"I grew up hero-worshipping Sivaji Ganesan. He was like the guiding sun in my life. Then I discovered an entire galaxy in Dilipsaab," Kamal Haasan says.
"I discovered Dilipsaab rather late. It took me a long time to learn to appreciate him. I belong to another culture, another generation. The first film of Dilipsaab that I saw was Mughal-e-Azam. He touched something deep within me as an actor. You have to be an actor to fully understand what Dilipsaab achieves through his performances.
"Actually, I was introduced to Hindi cinema very late. The first Hindi film I saw was Padosan, and that too because I was told that the Tamil community was lampooned in the film through Mehmoodsaab's character. I ended up becaming a fan of Hindi cinema, and gradually visited the classics. I saw V Shantaram's Jal Bin Machali Nritya Bin Bijli and wondered why they called Shantaramji a great filmmaker. Then I saw Jhanak Jhanak Paayal Baje and Dr Kotnis Ki Amar Kahani, and I knew why."
When Haasan arrived in Mumbai to work on his Hindi film Ek Duuje Ke Liye, he met Javed Akhtar. "I told him I am a fan of Dilipsaab although I had seen just one film, Mughal-e-Azam. He asked me to watch Ganga Jumna. After I saw it, I couldn't stop raving about it. I got all the inspiration I needed. In Ganga Jumna, he did an amazing and risky thing. He signed on an unknown teenager to play his character's younger version. Normally, characters go from childhood to adult. Here in Ganga Jumna, Dilipsaab cut it closer and trained a teenager to behave like Dilip Kumar -- the way the boy walks, climbs, talks... he brought his own spirit into the boy."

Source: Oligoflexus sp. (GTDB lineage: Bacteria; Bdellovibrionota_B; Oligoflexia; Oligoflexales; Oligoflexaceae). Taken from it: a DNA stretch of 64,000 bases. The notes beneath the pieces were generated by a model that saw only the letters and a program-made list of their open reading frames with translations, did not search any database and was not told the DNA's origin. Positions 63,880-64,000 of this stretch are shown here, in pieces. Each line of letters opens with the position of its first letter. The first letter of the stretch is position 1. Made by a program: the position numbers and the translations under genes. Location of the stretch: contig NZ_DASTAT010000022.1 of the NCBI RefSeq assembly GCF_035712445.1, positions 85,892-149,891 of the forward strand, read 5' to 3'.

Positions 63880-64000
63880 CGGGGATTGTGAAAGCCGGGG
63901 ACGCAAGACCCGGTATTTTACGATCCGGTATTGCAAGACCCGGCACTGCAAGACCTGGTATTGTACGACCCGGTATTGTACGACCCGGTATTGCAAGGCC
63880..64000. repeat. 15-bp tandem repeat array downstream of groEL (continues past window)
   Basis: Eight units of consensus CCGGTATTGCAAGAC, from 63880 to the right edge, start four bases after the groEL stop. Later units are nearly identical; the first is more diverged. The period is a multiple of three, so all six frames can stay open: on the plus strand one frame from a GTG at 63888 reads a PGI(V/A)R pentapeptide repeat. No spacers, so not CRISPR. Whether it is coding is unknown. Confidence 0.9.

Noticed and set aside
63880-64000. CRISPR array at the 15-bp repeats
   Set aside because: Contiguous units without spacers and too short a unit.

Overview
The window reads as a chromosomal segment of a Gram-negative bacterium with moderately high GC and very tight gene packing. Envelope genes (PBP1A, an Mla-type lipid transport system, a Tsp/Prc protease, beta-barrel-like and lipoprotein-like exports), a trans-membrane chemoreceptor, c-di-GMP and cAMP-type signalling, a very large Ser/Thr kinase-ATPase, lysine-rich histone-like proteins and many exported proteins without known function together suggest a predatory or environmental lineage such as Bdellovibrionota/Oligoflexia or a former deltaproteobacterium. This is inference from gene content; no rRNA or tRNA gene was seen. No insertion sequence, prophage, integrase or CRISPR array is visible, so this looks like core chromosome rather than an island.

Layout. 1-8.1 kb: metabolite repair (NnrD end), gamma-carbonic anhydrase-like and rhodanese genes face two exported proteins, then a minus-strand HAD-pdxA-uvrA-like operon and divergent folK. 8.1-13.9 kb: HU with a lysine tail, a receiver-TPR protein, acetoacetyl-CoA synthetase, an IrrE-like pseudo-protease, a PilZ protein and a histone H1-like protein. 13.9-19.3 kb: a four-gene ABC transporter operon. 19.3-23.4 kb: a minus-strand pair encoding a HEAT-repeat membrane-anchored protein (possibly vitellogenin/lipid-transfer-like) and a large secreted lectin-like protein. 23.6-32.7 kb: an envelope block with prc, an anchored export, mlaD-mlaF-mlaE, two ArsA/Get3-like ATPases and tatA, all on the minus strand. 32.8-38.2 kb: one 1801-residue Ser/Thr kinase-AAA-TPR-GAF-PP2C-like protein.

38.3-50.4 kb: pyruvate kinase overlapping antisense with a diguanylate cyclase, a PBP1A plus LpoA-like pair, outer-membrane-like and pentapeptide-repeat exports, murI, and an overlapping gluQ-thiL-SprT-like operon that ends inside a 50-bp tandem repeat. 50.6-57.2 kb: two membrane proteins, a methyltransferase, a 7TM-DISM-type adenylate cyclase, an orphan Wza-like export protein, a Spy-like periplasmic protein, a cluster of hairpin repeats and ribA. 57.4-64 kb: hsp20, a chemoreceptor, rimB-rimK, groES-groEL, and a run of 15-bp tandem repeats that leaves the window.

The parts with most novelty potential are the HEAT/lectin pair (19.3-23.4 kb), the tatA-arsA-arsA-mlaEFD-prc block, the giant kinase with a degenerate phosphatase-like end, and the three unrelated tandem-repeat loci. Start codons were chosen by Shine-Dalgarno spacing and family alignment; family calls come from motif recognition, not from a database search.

Haasan then paid tribute to Ganga Jumna in his Tamil film Guna. "I had written a scene in Guna with a gun that I saw in Ganga Jumna -- when I fight with the cops, the gun goes off."
Haasan soon met his idol after he watched Ganga Jumna. "I went to meet him the day after I saw Ganga Jumna. I had tears in my eyes when I told him what I thought of him. He just looked at me and smiled. Maybe he thought, 'Not another one.' I apologised to him for discovering him late."
From then on, Haasan has met Dilipsaab during every visit to Mumbai. "He came to Chennai on my request many years ago to give an award to Sivaji Ganesan. In front of 40,000 people, I showed off my familiarity with Yusufsaab. Before the function, I got to talk to him for two and a half hours in his hotel room. Rather, he talked and I listened. Those were the most revealing hours of my life as an actor. He described his life as a boy in Kabul. A deprivation of formal education never deterred him from educating himself."
Haasan met him last in October, and recorded the entire encounter on a moving camera. "He is absolutely coherent. He is old and tired of the idolisation," Haasan says. "He is craving for quiet. He doesn't care for the laudatory shouting all around him. I will meet him on his birthday, as I try to do each year," Haasan adds.
Haasan continues: "I dreamt of sharing screen space with Yusufsaab. In fact when I wrote the Tamil film Thavar Magan for Sivajisaab and me, I had already planned to cast Yusufsaab and me in the Hindi adaptation. But he wasn't keen so I let go."
Haasan has only one regret about his idol. "The country made him so insecure that Yusuf Khan changed his name to Dilip Kumar. Today, a man called Dileep has changed his name to A R Rahman. The country has grown up. Though not enough. In Tamil Nadu, you won't find any actor with a Muslim name except Nasser. Even I was advised to change my name since it sounded Muslim."